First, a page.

The American health-care system decimates the emotions and finances of one well-meaning citizen in the latest novel by the provocative Shriver (The Post-Birthday World, 2007, etc.).
We open with a bank-account figure: $731,778.56, which is how much 50-something Shep Knacker has squirreled away for retirement. That’s a decent nest egg for a professional handyman like him, but he wants to make his savings let him live like a prince. To that end, he plans to move his family to Pemba, a tiny island off the coast of Zanzibar where his dollars will go much farther. But his wife, Glynis, is diagnosed with cancer, and the novel’s grimly punning title encapsulates what follows: During the course of a year, Shep is forced to abandon his dream as Glynis’ aggressive treatments drains his savings. Shriver is captivatingly, unflinchingly expert at exposing how families intuit and sometimes manipulate each other’s personality tics, and the novel is at its finest when it shows the parrying between the put-upon Shep and Glynis, who remains a harridan even as her body is ravaged. It’s shakier as a polemic against a health-care system that bankrupts families. Shriver embeds the outrage in Shep’s friend and co-worker Jackson, who delivers jeremiads on how government and health-care corporations connive against the common man. (The book is mostly set in 2005, before Congress’ healthcare reform efforts.) Metaphorically overstating the point that institutional greed affects individual vitality, the book also chronicles Jackson’s botched penis-enlargement surgery, and that’s just part of the piling-on: It also tracks the miseries of Jackson’s ailing teenage daughter and Shep’s rapidly declining father. Yet while this sometimes feels like an op-ed writ large, Shriver’s skill at characterization is so solid that Jackson never becomes a plot device. And the ingenious, upbeat ending smartly shows just how far the rat race separates us from our better selves.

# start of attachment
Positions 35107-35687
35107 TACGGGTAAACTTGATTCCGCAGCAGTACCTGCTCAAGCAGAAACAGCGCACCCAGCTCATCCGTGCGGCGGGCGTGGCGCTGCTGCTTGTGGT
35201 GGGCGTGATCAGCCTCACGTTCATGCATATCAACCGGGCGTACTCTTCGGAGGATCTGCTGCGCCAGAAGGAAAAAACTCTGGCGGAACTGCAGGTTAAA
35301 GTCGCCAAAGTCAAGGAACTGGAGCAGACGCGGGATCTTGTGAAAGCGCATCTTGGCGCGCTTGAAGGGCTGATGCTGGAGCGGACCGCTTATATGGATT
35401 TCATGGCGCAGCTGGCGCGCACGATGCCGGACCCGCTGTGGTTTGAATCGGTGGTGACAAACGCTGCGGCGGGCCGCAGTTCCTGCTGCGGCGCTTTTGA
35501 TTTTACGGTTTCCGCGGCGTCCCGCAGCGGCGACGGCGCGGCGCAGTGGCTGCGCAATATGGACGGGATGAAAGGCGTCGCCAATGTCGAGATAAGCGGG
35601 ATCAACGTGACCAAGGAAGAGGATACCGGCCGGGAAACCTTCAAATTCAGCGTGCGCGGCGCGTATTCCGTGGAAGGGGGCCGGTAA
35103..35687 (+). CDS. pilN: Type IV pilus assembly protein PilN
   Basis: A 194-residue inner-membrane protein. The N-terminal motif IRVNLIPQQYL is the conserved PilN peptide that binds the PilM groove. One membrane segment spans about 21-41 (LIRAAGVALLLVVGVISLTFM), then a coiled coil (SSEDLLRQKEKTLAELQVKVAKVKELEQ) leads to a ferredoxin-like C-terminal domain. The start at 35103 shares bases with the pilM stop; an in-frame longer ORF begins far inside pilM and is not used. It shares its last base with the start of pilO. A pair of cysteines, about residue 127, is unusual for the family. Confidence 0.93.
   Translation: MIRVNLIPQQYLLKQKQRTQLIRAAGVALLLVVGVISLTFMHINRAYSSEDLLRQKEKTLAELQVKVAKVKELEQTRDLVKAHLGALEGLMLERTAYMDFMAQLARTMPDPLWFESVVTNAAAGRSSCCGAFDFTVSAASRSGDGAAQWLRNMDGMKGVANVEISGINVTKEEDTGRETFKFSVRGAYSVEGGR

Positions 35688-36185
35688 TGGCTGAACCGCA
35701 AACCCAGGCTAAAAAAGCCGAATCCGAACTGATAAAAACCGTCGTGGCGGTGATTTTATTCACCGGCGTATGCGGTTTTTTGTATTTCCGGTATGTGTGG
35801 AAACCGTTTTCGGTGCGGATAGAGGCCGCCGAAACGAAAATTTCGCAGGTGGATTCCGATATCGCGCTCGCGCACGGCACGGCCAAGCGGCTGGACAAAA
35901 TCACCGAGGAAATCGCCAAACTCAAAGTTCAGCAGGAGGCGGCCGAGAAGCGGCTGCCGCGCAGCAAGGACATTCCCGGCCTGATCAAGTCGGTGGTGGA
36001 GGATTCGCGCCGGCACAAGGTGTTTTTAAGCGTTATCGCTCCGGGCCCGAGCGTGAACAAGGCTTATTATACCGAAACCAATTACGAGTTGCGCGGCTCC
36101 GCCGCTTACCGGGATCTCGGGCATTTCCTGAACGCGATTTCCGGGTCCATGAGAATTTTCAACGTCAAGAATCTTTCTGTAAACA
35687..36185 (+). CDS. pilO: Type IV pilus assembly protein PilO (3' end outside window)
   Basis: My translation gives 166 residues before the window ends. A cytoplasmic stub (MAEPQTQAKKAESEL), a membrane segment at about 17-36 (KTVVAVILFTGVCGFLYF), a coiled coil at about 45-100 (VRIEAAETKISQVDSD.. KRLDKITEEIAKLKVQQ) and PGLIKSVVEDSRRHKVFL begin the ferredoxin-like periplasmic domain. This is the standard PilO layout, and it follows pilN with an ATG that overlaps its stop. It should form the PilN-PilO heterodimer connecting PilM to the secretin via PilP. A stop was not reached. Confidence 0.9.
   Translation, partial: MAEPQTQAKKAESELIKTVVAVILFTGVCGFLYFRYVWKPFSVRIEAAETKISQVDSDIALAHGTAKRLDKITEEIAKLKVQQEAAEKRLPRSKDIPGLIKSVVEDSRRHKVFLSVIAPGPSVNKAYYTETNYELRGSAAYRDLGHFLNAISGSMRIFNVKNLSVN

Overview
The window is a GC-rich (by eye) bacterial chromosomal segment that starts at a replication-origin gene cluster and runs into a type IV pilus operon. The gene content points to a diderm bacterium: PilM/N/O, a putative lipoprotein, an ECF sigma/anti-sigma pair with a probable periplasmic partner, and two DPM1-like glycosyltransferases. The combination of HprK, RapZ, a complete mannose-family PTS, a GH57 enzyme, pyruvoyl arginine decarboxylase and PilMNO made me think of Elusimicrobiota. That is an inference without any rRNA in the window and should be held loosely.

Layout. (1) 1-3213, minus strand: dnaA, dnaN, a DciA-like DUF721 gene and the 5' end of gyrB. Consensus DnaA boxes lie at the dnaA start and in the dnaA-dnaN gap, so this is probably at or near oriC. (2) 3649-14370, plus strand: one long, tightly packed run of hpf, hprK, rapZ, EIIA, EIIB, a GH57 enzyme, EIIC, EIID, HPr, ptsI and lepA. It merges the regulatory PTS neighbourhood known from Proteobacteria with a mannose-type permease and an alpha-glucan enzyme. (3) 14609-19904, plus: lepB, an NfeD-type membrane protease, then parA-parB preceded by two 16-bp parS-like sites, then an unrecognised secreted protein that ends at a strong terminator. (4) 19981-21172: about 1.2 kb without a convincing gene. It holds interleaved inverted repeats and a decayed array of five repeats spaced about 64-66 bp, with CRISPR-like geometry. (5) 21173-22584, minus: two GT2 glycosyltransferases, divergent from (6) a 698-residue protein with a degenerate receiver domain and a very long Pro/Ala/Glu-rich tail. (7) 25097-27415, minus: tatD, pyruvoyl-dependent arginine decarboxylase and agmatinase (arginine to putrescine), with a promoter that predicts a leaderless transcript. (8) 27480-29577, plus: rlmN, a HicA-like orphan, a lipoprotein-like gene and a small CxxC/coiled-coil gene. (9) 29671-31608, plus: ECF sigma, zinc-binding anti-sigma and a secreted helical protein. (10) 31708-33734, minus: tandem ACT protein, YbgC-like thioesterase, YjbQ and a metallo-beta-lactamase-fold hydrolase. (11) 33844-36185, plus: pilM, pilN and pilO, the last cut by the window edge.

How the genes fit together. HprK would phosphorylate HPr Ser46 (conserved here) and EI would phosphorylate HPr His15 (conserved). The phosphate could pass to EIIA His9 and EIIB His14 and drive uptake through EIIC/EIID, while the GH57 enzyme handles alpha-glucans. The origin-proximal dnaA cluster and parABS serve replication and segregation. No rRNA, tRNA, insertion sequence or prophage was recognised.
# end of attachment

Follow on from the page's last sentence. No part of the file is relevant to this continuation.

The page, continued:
An overly schematic but powerful study of both marriage and medical care.